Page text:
With an adolescent Ween-like absurdist sense of humor that sometimes borders on creepy, Greenskeepers top bass-heavy beats with inside jokes, succeeding in taking a satirical home-recording project from the bedroom to the dancefloor before they were old enough to legally drink at a club. James Curd and Nick Maurer took the name Greenskeepers from the fact that they both paid the bills by working as golf course caddies. In their spare time they kept themselves occupied skateboarding the streets of Chicago, and Maurer performed as a singer/guitarist for various punk bands while Curd DJed the local scene. In 1998, the two paired up and wrote the amusing and danceable song "Should I Sing Like This." It became a minor club anthem and a set staple for DJ Derrick Carter, who released the song on Classic Recordings later that year. Several high-profile reviews about the band in the press caught the attention of multi-instrumentalist Mark Share, who sat in with Curd to help produce and put the final touches on their first full-length album, Present the Ziggy Franklin Radio Show!, in 2001.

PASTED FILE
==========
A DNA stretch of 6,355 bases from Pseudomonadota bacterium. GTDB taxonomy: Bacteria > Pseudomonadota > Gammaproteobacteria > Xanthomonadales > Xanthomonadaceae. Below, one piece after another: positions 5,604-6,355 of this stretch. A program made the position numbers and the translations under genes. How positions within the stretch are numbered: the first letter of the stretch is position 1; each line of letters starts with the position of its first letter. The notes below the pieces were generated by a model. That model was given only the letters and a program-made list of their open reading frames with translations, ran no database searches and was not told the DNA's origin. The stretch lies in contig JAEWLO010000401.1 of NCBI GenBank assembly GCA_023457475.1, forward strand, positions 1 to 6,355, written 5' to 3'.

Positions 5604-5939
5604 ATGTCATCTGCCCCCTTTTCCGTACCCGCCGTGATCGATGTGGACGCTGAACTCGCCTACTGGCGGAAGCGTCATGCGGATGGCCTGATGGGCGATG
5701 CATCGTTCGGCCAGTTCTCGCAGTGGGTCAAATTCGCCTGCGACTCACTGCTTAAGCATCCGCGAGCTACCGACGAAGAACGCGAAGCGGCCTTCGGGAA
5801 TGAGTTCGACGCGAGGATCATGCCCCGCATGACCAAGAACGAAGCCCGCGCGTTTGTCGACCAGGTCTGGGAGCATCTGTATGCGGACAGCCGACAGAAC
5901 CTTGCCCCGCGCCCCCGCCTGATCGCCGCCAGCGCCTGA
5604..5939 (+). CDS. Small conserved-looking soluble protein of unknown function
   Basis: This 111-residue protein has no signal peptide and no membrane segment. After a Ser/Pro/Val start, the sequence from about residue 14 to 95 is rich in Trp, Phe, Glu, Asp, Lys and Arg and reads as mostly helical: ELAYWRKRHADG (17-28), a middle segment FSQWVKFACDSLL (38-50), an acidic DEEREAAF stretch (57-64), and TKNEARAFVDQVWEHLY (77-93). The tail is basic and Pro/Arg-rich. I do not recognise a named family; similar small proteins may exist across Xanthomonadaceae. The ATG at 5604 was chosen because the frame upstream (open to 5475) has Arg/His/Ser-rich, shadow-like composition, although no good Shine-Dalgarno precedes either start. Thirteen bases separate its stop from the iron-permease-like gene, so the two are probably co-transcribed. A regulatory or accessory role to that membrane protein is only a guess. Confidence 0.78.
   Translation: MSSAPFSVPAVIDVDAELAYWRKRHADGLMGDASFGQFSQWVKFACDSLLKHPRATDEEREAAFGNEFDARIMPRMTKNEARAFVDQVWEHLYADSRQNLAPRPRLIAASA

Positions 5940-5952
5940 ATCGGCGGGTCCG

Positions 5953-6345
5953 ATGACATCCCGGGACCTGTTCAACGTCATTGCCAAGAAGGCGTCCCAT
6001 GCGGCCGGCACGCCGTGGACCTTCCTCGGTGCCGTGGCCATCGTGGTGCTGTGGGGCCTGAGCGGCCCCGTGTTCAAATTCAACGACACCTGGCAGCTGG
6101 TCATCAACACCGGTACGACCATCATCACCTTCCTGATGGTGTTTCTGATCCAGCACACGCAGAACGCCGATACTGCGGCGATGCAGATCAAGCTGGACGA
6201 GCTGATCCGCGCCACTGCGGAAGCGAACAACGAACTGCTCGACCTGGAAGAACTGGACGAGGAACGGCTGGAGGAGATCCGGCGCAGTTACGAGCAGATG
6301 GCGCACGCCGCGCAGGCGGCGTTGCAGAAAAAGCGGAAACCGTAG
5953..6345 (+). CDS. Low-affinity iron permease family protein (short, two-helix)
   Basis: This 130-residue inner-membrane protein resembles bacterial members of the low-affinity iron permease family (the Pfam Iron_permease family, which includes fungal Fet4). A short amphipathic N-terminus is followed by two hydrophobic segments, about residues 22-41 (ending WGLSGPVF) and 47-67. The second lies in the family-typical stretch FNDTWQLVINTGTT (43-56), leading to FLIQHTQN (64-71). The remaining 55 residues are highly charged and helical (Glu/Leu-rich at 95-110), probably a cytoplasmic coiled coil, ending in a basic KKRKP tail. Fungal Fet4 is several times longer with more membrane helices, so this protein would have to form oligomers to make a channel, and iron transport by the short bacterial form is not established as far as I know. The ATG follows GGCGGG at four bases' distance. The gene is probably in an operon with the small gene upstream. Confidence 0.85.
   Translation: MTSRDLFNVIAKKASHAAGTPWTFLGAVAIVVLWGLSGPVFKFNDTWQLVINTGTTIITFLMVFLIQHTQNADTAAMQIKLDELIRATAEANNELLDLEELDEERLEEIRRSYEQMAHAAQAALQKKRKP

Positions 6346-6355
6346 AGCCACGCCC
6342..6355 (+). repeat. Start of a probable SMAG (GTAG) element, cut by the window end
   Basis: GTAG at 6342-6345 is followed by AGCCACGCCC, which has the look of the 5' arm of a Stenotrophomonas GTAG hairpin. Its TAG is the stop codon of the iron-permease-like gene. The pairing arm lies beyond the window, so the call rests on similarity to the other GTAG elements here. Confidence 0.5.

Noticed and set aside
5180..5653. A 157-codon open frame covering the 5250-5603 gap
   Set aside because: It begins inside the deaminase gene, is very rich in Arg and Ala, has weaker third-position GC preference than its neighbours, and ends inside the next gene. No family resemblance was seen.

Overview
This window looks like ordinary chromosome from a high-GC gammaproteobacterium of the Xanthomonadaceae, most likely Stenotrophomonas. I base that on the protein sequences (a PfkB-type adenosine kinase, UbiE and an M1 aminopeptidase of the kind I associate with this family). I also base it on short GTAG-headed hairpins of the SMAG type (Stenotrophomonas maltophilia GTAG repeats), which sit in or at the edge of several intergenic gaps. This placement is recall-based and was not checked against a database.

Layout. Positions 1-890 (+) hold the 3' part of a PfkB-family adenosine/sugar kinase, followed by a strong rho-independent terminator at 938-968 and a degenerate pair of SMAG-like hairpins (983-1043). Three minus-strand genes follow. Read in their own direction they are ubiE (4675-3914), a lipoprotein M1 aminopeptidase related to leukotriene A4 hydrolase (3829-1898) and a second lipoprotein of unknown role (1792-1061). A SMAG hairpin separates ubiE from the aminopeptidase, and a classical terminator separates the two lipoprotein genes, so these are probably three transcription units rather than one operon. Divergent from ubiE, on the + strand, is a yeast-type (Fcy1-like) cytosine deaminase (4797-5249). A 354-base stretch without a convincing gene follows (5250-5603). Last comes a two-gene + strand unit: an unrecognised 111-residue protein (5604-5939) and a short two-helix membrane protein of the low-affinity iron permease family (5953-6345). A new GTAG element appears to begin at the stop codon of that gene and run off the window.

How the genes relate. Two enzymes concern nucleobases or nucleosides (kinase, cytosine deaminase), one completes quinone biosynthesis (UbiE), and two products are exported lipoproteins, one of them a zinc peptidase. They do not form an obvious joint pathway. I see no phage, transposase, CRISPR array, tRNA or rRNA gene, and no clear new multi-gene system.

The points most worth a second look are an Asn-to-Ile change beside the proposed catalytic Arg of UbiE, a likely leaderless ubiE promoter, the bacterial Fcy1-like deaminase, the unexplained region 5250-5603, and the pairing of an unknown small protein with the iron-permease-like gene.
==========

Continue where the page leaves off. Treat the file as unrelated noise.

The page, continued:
After a break, in 2004 Share, Curd, and Maurer recruited bass player Coban Rudish to work on the second album, Pleetch (a combination of the words "please" and "bitch"). This mixed Roger and Zapp-motivated electro-funk, Alan Parsons Project-style slow jams, and house beats with absurd homages to Buffalo Bill from The Silence of the Lambs and Tattoo from Fantasy Island. Soon after, San Francisco indie Om Records licensed the songs "Lotion," "Man in the House," and "Go" to the ABC series Grey's Anatomy. Greenskeepers merged their beats with media again by remixing the theme song from the Pixar/Disney blockbuster The Incredibles on The Incredibles Remix EP. After a two-year world tour, in late 2006 their third album, Polo Club, took shape with heavy inspiration from '80s post-punk (especially Gary Numan and Talking Heads), and again featured their usual combination of quirky house music and twisted comedy, supplemented by guitar hooks and their trademark idiosyncratic vocals.